But the track record of the banks has been abysmal. J.P. Morgan in particular is behind a number of misdeeds and a good deal of deception...

Repeat Offender

One look at J.P. Morgan's resume, and you have to wonder who in their right mind would let them near commodities to begin with.

Of course, this is an article and not a book, so we'll just stick to recent history...

We'll start when J.P. Morgan inherited a massive amount of silver shorts priced between $20 and $21 from the Bear Stearns bankruptcy deal the U.S. Treasury Dept. approved. Together with HSBC, the two megabanks covered 85% of all silver shorts.

If the free market was allowed to set the price of silver during unprecedented monetary easing would turn the acquisition into one of the worst deals in its history... So J.P. Morgan made sure that didn't happen.

By maintaining the massive short position and utilizing high-frequency trading, JPM could buy up silver at a discount and artificially induce others to sell and keep the price low. Same with gold.

However, that started to change this year, and J.P. Morgan threw gold investors under the bus to further its strategy... 99.3% of the physical gold sales at the COMEX between the beginning of February and the end of April was from J.P. Morgan alone.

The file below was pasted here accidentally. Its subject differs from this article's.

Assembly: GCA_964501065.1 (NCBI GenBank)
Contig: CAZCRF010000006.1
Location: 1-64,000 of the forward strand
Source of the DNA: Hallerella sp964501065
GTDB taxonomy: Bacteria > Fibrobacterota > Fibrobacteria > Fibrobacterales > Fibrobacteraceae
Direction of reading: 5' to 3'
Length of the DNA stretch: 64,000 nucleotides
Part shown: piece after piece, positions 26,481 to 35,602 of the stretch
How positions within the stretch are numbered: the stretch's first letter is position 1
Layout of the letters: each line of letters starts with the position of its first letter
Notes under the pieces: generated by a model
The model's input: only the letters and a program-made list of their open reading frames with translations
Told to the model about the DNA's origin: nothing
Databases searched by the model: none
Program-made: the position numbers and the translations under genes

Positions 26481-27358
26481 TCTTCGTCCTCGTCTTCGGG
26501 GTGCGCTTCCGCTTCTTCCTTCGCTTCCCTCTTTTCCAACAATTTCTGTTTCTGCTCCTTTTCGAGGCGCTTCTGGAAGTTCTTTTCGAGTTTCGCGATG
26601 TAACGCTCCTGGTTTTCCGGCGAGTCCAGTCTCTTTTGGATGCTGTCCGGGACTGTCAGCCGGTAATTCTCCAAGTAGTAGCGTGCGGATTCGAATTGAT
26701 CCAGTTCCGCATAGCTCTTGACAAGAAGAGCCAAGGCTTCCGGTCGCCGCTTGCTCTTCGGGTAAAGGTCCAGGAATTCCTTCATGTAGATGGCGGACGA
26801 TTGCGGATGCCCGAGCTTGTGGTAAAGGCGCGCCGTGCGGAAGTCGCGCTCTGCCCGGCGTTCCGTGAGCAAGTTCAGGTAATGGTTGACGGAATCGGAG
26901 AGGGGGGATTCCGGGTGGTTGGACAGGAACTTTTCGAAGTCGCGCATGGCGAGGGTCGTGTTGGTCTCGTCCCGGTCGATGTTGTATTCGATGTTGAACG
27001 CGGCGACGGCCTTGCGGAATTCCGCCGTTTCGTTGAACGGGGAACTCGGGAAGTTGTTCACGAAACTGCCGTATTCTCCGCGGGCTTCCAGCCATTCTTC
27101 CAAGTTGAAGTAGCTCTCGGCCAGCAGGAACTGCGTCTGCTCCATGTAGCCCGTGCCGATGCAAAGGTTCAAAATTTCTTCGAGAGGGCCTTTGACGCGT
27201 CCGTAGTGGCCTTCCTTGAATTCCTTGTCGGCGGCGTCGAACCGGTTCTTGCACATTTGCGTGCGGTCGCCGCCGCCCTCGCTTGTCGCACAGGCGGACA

At the time, it looked like just another power play in the market to capture gains and force others to panic sell until a better entry price was available.

Since then, selling has not subsided. J.P. Morgan even removed 66% of its COMEX-eligible gold from the market a couple weeks ago, leaving just 46,000 troy ounces when it had over three million in the market two years ago.

Now things look a bit different — but just as manipulated. This massive reduction, coupled with COMEX-eligible gold for delivery across the board and massive demand from Asia, is driving a huge wedge between the reality of physical gold prices and paper trades through exchanges.

The physical gold J.P. Morgan will retain after removing it from the sale rack is poised to skyrocket in value. If it is getting out of the market, it might as well bolster its holdings in the process. If it destroys the market at the same time, so be it.